FORT RUCKER, Ala. -- The U.S. Army Aviation Museum houses some of the most impressive pieces of Army Aviation history, but if it weren't for the efforts of one man, many artifacts in the collection might not exist.

Retired Lt. Col. William A. Howell, the U.S. Army Aviation Museum's first curator, had the wherewithal to preserve Army Aviation's past, and even though at the time he was working on a shoestring budget, he knew that each aircraft that came through the Army's inventory, experimental or otherwise, had a story to tell, said Bob Mitchell, current museum curator.

"He had the foresight to say, 'These aircraft are significant. We need to save an example of these,'" said Mitchell. "I can't say enough about the guy -- we wouldn't have much of a museum without him. All of those one-off crazy aircraft, like the XH-51 and the XV-1, and all of those prototypes and oddball (aircraft), we have because of him."

One of the earliest pieces that Howell acquired, and one that Mitchell said is the most important aircraft in the collection, was the very first XH-40 prototype helicopter, which was the precursor to the UH-1 Huey.

The XH-40 ushered in the age of the turbine-engine helicopter, which helped to shape modern rotor-wing Aviation, said Mitchell.

"There were four of them and they were all (to be) destroyed, but he grabbed that one and he parked it," said the curator. "They stored it outside and put it in an old wooden building, and then nobody saw it for decades. But because of his efforts way back then, we have that artifact -- that treasure of the American people -- sitting out there on our floor."

Howell had a long history in the Army and was a master Aviator with more than 5,000 flight hours, 312 of which were in combat. He was qualified to fly 14 different airplanes and eight different helicopters by the time he became the first curator, which made him perfect for the job, said Mitchell.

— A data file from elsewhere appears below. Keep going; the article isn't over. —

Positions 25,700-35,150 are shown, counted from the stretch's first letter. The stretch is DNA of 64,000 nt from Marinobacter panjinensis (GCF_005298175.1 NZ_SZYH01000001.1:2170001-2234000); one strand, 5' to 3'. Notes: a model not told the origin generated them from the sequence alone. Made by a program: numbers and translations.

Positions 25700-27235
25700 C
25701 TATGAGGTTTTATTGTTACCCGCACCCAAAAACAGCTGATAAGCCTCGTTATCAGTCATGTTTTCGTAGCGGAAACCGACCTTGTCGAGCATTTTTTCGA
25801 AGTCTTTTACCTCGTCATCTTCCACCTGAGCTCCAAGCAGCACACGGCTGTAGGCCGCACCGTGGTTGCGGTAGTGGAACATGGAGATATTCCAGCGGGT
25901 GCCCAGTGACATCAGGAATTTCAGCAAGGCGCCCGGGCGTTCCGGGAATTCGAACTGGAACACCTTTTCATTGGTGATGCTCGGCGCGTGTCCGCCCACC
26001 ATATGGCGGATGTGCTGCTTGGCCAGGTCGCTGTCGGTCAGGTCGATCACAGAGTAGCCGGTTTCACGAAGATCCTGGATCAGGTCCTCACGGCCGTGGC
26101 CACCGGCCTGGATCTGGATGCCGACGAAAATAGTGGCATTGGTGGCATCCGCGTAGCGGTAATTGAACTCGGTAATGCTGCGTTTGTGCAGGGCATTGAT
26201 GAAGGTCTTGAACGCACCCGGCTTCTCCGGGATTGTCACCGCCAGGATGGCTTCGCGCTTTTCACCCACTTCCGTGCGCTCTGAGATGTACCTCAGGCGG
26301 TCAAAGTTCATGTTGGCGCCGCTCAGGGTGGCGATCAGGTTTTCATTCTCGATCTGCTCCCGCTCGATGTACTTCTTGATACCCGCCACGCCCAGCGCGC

Born in Climax, Georgia, in 1919, Howell grew up in a pretty rocky existence, said the current curator. In order to escape that life, he enlisted into the Army in 1938 where he joined as field artillery and was assigned to the 62nd Field Artillery Regiment.

Although he exited the Army in 1941, he re-enlisted after the attack on Pearl Harbor and had quite the storied career, said Mitchell. He was given orders and deployed to North Africa during World War II, and upon returning from the war applied for flight school.

In 1946 he graduated flight school and throughout his career he went on to become an instructor pilot, teaching Aviators across the world, including Korea during the Korean Conflict in 1951.

His most notable assignment was when he was selected to become the first presidential pilot for then-President Dwight D. Eisenhower in 1957, as he became the commander of and set the standards for the Executive Flight Detachment.

"He had a huge task ahead of him (as commander of the first Executive Flight Detachment), and he had to make all of that happen," said Mitchell.

Howell retired from the Army in 1963, but continued to serve as a contractor until he was approached to become the first curator of the U.S. Army Aviation Museum -- a job he wasn't initially interested in, Mitchell said.

"The commanding general at the time convinced him to take the position because of his qualifications," he said, adding that the first museum was converted from an old, wooden fire station.

From the museum's humble beginnings in an old wooden building, to the current 120,000 square-foot facility, it's because of Howell that the museum's collection is as vast as it is, said Mitchell.

"Without him, we wouldn't have all of the (noteworthy) artifacts that we have today," he said. "Sure, we'd have Cobras and Hueys, but we wouldn't have things like the first Huey prototype made, and that's significant."